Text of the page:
According to new estimates from The Cannabist, recreational and medical marijuana stores in Colorado sold over $136 million in products in September of 2017. Since actual sales numbers aren’t available in Colorado, The Cannabist gets their estimates by extrapolating sales data from tax revenue data.
During the first three-quarters of the year cannabis shops in Colorado have exceed $1.1 billion in sales, up 19% from the same period last year. Earlier this year, however, the annual rate of growth was at about 36%, leading some to speculate on whether a plateau in marijuana sales is coming in Colorado.
The most obvious short answer to that is: no one knows. A market is not just numbers and patterns, it is the millions of individual decisions that are made by people that affects that market; combined, these decisions will tell the tale of where the marijuana sales plateau in Colorado is.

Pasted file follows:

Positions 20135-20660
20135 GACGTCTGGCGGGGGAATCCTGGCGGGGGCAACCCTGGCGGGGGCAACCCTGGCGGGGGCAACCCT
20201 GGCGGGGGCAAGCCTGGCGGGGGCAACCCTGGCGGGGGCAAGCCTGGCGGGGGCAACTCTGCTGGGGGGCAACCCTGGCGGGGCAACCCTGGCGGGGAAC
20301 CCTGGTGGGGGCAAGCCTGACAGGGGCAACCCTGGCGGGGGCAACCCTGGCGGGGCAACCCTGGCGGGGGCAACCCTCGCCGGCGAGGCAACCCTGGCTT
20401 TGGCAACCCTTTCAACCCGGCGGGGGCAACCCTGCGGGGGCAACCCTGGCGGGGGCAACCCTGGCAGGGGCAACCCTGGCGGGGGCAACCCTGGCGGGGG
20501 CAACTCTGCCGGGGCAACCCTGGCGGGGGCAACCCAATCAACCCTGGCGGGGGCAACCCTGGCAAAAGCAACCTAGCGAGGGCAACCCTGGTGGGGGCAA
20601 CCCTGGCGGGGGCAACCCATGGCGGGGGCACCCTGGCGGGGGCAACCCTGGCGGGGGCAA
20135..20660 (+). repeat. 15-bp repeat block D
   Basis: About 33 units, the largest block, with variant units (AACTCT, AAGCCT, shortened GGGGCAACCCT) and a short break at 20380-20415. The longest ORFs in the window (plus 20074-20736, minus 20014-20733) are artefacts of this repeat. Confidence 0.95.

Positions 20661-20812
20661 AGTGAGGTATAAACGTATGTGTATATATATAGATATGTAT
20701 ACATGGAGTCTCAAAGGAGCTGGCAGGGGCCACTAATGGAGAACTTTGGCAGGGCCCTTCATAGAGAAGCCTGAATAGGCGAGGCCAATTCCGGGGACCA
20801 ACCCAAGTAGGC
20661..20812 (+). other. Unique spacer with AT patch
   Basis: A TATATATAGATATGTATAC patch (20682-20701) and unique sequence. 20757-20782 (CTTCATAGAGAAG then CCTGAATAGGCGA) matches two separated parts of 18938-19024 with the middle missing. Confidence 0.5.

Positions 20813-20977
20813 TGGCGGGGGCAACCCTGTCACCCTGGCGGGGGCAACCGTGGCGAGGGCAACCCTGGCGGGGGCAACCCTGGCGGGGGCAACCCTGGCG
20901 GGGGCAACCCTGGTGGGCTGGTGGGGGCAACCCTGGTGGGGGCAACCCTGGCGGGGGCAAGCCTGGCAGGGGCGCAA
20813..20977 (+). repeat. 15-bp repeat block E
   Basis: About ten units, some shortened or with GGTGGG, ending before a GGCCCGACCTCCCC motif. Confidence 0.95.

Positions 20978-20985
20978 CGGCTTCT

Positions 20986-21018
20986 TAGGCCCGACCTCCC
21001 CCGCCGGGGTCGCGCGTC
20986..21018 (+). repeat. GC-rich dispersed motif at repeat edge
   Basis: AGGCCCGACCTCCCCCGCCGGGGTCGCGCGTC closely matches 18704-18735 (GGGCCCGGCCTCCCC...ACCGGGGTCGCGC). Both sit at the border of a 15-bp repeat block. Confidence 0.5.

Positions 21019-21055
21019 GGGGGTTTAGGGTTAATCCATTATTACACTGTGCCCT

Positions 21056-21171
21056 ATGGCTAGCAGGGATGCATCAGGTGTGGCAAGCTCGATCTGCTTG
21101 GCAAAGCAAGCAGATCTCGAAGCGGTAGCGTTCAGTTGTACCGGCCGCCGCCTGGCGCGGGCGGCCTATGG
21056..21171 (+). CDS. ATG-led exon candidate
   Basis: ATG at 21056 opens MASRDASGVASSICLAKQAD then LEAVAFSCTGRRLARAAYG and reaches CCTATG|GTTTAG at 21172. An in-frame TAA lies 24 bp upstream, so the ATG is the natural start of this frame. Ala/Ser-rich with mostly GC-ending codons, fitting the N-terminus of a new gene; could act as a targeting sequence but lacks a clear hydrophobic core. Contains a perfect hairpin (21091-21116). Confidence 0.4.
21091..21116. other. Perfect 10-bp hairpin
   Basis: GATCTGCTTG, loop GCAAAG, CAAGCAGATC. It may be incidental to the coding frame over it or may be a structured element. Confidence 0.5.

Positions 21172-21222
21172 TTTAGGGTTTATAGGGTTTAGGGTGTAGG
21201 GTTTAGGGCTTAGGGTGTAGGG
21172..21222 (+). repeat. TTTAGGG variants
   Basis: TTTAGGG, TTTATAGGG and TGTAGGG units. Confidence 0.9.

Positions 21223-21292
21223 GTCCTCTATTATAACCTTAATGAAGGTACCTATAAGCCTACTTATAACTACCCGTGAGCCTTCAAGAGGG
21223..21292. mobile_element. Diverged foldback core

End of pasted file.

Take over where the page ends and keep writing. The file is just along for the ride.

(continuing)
One of the major components that go into these decisions is price. If the price of cannabis is lower than the black market price, it will bring more people into the legal market, increasing sales. But if prices are “too low,” even the increased number of people buying legal cannabis could result in an overall decline in the total sales in terms of dollars. If enough people feel the price is too high compared to the illegal market, many won’t make the switch, which could also result in a decline in total sales.
Another major component is available supply. Not only does the amount of supply heavily affect the price, the variety and availability of certain kinds of supply will affect whether someone buys from a legal shop or an illegal dealer. If a local shop doesn’t have a certain strain a medical patient is looking for, that patient may be able to find a friend or an illegal dealer who does. This transaction and all like it would not show up in the total for legal sales.
Other factors like customer service, available income devoted to buying cannabis and even bad weather can and will continue to affect total sales numbers. But in general, as long as cities and towns in the state allow retail and medical marijuana dispensaries to open for business, overall sales will likely continue to climb for the foreseeable future.
The illegal marijuana market is massive; the key, as it has always been, is moving as many consumers as possible over to the legal market.